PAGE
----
Ronald Wise
The sometimes humorous account of the European flat oyster (Ostrea edulis) and its cultivation in the Gulf of Morbihan at Locmariaquer in the Bretagne region of France. A charming combination of fact and myth regarding the Bretons, sealife, and megalithic monuments found there. The tasty Ostrea edulis, once plentiful along the coasts of Europe, was an early example of human-generated distruction through over-exploitation, pollution, habitat destruction, and the commercially-motivated introductio ...more
Jim Booth
"Anyone who reads Eleanor Clark's classic The Oysters of Locmariaquer will come away from the book convinced of two things: 1) cultivating oysters is a complex and difficult task that might well suck the life out of one foolish enough to try to do so; 2) if the people from any place are up to the task of cultivating oysters, it is the Bretons."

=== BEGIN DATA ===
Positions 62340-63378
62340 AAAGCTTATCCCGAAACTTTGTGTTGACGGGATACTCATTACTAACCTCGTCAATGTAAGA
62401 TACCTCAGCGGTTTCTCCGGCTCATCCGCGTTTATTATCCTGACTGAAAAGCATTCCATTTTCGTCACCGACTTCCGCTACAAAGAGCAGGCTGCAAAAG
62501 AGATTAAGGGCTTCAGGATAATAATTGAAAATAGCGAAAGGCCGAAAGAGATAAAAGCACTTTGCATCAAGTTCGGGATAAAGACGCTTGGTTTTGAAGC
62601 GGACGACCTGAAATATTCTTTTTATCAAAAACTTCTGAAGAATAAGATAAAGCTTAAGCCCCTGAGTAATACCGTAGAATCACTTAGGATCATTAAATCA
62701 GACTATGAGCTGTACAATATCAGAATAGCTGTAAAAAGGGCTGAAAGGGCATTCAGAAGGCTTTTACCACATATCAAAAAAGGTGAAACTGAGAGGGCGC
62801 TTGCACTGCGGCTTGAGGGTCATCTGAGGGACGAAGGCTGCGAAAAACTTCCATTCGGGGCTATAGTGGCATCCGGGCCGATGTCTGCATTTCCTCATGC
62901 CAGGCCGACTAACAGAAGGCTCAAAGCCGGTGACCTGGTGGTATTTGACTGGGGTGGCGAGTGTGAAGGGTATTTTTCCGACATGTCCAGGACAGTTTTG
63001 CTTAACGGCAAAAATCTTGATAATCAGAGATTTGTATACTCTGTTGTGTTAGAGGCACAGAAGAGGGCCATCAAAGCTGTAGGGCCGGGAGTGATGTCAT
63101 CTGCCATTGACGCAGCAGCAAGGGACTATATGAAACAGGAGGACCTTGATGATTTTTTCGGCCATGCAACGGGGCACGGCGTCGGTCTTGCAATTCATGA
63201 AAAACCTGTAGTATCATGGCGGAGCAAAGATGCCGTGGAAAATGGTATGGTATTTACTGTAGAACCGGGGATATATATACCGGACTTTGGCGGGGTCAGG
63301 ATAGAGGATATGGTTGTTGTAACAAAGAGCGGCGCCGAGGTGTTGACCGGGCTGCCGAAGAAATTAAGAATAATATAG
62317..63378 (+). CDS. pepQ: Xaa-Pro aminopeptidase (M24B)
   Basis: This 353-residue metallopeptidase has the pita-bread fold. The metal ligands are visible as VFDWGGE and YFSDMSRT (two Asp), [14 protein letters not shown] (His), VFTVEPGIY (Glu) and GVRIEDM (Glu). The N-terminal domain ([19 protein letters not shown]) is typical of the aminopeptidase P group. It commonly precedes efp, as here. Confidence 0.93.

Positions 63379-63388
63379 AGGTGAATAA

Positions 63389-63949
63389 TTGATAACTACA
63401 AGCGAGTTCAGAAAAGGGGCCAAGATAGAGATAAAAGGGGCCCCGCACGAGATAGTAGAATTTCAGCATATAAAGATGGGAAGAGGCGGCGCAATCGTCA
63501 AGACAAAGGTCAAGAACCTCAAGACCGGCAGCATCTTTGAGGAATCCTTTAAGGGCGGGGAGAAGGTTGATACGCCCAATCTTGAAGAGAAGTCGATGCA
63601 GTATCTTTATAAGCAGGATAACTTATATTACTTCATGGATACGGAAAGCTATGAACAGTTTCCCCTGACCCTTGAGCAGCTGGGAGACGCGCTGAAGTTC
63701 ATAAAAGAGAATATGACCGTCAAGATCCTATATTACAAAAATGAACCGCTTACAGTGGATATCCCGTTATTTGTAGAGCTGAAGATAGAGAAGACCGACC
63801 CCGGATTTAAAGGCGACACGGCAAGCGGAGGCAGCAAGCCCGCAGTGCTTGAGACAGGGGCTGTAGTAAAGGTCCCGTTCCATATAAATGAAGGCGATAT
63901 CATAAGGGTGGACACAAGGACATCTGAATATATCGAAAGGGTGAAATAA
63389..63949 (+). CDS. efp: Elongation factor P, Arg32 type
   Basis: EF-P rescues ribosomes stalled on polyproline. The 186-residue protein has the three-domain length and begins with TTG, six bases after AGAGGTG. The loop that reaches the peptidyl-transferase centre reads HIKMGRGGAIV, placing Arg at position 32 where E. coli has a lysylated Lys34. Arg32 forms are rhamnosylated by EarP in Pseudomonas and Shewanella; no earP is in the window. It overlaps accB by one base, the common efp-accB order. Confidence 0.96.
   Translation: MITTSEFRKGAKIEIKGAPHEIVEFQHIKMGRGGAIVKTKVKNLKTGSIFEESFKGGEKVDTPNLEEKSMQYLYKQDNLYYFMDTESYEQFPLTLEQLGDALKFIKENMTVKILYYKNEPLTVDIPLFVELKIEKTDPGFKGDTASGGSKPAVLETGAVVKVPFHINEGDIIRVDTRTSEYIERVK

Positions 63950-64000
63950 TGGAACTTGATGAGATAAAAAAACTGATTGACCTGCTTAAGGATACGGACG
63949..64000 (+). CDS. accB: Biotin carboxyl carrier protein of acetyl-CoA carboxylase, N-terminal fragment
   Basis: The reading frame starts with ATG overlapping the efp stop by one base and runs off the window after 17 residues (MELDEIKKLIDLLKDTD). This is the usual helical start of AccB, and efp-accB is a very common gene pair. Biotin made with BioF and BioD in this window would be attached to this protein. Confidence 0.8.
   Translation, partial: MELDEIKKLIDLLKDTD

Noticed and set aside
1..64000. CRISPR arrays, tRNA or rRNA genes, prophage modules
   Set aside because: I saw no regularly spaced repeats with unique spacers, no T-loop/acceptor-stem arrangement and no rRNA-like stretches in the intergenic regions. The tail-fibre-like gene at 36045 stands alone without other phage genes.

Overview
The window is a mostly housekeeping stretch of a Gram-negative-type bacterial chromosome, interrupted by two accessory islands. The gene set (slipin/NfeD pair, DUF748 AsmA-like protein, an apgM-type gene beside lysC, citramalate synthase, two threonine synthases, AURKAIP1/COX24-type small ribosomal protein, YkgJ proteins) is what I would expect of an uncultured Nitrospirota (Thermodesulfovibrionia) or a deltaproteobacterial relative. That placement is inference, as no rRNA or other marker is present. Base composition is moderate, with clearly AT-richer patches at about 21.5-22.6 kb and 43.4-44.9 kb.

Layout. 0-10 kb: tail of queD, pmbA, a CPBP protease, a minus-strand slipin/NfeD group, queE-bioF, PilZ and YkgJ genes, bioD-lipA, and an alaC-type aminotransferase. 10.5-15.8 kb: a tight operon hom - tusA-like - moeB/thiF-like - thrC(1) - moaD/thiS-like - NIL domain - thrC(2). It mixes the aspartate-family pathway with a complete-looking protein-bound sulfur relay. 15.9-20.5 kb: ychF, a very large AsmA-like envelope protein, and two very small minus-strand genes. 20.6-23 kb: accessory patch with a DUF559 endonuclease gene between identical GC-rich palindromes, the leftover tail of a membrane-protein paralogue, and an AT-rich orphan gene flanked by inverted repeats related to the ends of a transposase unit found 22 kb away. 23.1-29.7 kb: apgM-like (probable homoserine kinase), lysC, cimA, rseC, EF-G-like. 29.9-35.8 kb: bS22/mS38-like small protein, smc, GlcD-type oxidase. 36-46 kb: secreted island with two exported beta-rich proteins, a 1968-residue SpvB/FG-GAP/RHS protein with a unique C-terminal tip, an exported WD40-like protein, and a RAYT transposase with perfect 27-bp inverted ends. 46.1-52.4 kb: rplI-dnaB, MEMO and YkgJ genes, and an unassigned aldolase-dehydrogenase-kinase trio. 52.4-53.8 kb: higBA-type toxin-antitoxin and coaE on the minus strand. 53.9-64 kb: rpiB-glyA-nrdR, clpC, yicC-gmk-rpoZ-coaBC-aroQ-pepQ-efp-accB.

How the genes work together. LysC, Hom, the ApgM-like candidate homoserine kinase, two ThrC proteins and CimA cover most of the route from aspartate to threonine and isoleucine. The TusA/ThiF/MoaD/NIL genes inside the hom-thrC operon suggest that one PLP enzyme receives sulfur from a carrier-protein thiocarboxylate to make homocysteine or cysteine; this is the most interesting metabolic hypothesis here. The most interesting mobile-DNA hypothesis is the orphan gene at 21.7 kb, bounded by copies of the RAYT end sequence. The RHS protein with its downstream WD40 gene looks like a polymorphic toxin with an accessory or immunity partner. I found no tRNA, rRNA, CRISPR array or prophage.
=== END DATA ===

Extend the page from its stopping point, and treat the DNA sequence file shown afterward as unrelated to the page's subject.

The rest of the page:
See the entire review at www.thenewsoutherngentleman.wordpress... - link available at my Goodreads author page. Thanks for stopping by!
This book was written in the early 1960's about a small town in France that revolved around the oyster industry. Interesting look into post-war rural France. The most interesting parts to me were about the local people, their lives, and their livelihood, and I would have liked a more sustained following of the individuals mentioned. Just when I got interested in one of them, the book took an extended foray into the history or science of oysters or the characters in Breton history or mythology. A ...more
My bird club book club read this book thinking that it was about nature and oysters. We were uninformed. It's more a travelogue of Brittany in the 1960s. Nevertheless, after I finally adjusted to the stream of consciousness style,I enjoyed many parts of the book. Clark was a terrific wordsmith. I especially enjoyed her comments about the Breton saints. The book won a National Book Award.